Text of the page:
In December, Columbia University Press will publish Food & Faith in Christian Culture, a collection of essays edited by Ken Albala, professor of history at the University of the Pacific.

The centrality of meals in Christianity can be traced to the Passover Seder, celebrated to commemorate the events recounted in Exodus.  In the New Testament, Jesus arrives in Jerusalem for the week-long Passover festival; the Last Supper was a Passover Seder; and, ultimately, that meal became the basis for the Communion Sacrament.  Thus, food is demonstrably central to Christian narrative and 2000 years of Christian ritual and liturgy.

From these roots, Christianity and food have interacted in a variety of ways that touch upon socio-political issues, from the difference in diet between the Jewish underclass in Palestine and their Roman occupiers, early Christian agape meals, agricultural production through history, and contemporary questions regarding vegetarianism and the ethics of eating meat.  The essays in this volume explore these and a variety of related issues.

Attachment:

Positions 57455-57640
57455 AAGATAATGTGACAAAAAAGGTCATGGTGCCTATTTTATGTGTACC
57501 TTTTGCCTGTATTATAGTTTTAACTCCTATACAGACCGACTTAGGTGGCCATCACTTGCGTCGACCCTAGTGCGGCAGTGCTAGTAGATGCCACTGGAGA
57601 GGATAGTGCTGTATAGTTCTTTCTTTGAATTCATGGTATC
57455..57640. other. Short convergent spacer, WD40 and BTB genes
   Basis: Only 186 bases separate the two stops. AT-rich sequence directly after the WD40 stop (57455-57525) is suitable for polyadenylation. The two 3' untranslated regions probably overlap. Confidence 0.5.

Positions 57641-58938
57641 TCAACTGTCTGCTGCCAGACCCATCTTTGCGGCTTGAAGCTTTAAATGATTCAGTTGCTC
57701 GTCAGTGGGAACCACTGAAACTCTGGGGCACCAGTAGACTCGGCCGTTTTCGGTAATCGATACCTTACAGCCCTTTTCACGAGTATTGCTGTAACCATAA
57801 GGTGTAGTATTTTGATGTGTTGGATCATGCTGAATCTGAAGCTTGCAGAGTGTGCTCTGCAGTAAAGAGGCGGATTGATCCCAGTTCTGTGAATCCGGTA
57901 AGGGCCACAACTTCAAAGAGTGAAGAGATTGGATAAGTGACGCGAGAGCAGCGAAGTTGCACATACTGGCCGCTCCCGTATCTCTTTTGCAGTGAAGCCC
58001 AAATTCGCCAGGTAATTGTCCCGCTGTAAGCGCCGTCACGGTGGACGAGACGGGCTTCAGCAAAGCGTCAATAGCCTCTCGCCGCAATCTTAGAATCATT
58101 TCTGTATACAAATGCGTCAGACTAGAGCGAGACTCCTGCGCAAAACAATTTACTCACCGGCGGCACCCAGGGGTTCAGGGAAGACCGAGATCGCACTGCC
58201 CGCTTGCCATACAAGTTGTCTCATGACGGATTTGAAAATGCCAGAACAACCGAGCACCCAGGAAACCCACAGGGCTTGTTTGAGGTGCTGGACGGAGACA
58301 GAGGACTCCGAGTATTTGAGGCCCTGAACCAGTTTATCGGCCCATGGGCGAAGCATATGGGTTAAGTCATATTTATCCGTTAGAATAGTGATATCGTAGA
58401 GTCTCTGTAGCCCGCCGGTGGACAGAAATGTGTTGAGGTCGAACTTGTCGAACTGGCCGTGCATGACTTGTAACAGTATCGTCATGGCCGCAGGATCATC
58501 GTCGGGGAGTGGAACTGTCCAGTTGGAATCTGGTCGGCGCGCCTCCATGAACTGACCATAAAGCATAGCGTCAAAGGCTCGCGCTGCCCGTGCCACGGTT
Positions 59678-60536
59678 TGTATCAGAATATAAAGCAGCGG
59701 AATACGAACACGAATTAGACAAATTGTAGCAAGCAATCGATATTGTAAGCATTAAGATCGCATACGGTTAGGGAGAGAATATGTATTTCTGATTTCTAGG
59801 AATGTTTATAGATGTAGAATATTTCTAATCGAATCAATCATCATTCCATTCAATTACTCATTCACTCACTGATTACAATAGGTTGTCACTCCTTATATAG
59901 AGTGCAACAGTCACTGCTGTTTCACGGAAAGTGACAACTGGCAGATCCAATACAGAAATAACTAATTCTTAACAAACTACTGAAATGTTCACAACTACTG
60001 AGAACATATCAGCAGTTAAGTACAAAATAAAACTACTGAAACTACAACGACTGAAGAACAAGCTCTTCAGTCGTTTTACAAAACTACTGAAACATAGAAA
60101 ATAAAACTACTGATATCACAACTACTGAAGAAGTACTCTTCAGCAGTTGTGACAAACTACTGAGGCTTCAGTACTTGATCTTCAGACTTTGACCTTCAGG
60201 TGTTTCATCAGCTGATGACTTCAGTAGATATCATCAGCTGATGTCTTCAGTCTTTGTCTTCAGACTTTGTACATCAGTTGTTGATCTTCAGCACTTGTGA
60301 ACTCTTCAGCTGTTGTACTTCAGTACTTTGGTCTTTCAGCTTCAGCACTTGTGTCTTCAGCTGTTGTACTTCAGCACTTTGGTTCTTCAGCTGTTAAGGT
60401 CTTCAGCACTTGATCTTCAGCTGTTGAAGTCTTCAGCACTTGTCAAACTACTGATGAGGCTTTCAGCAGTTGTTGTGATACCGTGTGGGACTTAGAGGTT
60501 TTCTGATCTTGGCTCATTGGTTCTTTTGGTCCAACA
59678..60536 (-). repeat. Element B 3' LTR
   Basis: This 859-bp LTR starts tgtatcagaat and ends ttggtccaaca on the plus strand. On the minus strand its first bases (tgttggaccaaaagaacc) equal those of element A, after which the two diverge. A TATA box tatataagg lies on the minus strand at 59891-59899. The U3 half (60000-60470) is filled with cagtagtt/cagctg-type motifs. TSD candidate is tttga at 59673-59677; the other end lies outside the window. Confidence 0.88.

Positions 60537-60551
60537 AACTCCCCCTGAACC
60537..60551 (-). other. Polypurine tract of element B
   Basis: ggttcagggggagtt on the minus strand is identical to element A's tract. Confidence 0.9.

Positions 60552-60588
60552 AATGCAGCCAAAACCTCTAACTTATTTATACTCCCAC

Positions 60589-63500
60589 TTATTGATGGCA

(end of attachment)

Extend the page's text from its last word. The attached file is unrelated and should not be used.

Proceed through the link to see Columbia University Press’ description of the collection.

Without a uniform dietary code, Christians around the world used food in strikingly different ways, developing widely divergent practices that spread, nurtured, and strengthened their religious beliefs and communities. These never-before published essays map the intersection of food and faith over the past five centuries, charting the complex relationship between religious eating habits and politics, social structure and culture.

Theoretically rich and full of engaging portraits, essays consider the rise of food buying and consumerism in the fourteenth century, the Reformation ideology of fasting and its resulting sanctions against sumptuous eating, the gender and racial politics of sacramental food production in colonial America, and the struggle to define “enlightened” Lenten dietary restrictions in early modern France. Essays on the nineteenth century explore the religious implications of wheat growing and breadmaking among New Zealand’s Maori population and the revival of the Agape meal, or love feast, among American brethren in Christ Church. Twentieth-century topics include the metaphysical significance of vegetarianism, the role of diet in Greek Orthodoxy, American Christian weight loss programs, and the practice of silent eating rituals among English Benedictine monks. Two essays introduce the volume, with one explaining the important themes tying all the essays together, and the other surveying food’s part in developing and disseminating the teachings of Christianity and its tangible embodiment of the experience of faith.

Should be a good read: a very unique perspective on religion and society.

—DRS, CLR Fellow

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